Man's physical universe



Land Plant Life Requires Moist Soil.

Plants must have soil into which they may send their roots for

anchorage and from which they may secure the water and soluble

minerals essential to their growth. Soil is therefore the most important

geological product that is essential to life.

Soil Is a Product of Erosion or Volcanic Action.

Most of the soil is produced from rocks by the various processes of

erosion. They are first broken into small pieces by the various disintegrating

agents. Plants could not grow, however, even in finely powdered

Fig. 59. Plowing on the prairies beyond the Mississippi. (Sketched by Theodore

R. Davis.) Six strong oxen were required to pull this plow which is turning

over the thick virgin sod of the Great Plains. The pioneer's plow destroyed the

luxuriant tall grasses of the Great Plains where the buffalo grazed. (Culver

Service, New York.)

rock. Chemical changes must take place in the disintegrated rock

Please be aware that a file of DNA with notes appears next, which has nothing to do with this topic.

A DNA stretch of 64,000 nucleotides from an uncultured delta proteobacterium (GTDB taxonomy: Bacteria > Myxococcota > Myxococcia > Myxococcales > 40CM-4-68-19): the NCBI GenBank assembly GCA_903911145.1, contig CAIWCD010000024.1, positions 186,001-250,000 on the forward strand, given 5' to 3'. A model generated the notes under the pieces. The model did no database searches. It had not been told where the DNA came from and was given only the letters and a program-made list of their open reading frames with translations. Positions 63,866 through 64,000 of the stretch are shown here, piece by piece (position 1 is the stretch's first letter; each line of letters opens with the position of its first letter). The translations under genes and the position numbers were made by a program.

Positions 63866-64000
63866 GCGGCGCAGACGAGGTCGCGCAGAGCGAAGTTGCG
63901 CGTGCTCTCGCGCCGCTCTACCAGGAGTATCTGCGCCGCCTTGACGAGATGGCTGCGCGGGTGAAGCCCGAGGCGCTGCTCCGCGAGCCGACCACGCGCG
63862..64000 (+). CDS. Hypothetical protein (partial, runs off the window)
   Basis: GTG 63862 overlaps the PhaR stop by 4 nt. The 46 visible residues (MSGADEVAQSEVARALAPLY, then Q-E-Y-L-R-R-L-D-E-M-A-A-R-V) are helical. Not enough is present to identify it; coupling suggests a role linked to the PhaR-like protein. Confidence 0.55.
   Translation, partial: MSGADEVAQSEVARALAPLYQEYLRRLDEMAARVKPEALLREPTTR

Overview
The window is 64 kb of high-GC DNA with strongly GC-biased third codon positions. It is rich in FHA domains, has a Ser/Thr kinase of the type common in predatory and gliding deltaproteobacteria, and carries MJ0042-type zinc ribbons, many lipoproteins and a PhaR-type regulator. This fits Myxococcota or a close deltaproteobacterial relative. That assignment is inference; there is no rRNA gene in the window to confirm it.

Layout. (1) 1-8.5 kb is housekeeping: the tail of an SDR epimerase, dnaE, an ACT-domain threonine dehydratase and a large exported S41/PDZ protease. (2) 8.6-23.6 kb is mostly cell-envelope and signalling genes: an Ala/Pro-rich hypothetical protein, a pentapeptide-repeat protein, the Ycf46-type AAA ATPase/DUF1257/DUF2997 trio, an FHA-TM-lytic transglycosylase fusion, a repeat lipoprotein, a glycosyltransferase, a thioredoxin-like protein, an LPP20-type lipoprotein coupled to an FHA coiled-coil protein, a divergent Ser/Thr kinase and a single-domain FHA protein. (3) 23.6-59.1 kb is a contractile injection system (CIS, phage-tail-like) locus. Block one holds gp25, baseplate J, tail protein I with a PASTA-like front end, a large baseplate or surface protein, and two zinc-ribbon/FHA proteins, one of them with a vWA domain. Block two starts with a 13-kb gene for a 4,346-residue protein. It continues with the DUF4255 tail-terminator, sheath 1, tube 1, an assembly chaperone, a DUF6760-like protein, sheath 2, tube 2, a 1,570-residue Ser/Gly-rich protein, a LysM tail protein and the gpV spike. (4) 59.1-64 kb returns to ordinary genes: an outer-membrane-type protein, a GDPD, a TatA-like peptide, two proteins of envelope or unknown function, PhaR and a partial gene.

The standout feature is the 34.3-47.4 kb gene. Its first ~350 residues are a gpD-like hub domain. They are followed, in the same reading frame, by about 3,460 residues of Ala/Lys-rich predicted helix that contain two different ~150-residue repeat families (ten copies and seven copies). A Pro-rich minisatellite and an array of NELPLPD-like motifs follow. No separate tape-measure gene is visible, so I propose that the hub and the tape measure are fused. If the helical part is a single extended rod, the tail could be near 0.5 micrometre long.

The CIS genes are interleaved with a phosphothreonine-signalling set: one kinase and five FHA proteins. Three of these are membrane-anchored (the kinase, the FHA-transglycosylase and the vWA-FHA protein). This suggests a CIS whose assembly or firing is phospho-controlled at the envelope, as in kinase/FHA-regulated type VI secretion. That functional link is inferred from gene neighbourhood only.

before it is suitable for plant growth. Oxygen and carbon dioxide of

the air, supplemented by other substances, such as nitric and sulfuric

acids, which are produced in

the air by lightning, volcanic activities,

etc., decompose these rocks.

Even then the decomposed rock particles will not support plant

growth. Nature's chemists, the bacteria, must now go to work. Microorganisms

can live and multiply in water. Some of them can live without

oxygen. Some of them liberate sulfur from the compounds, others

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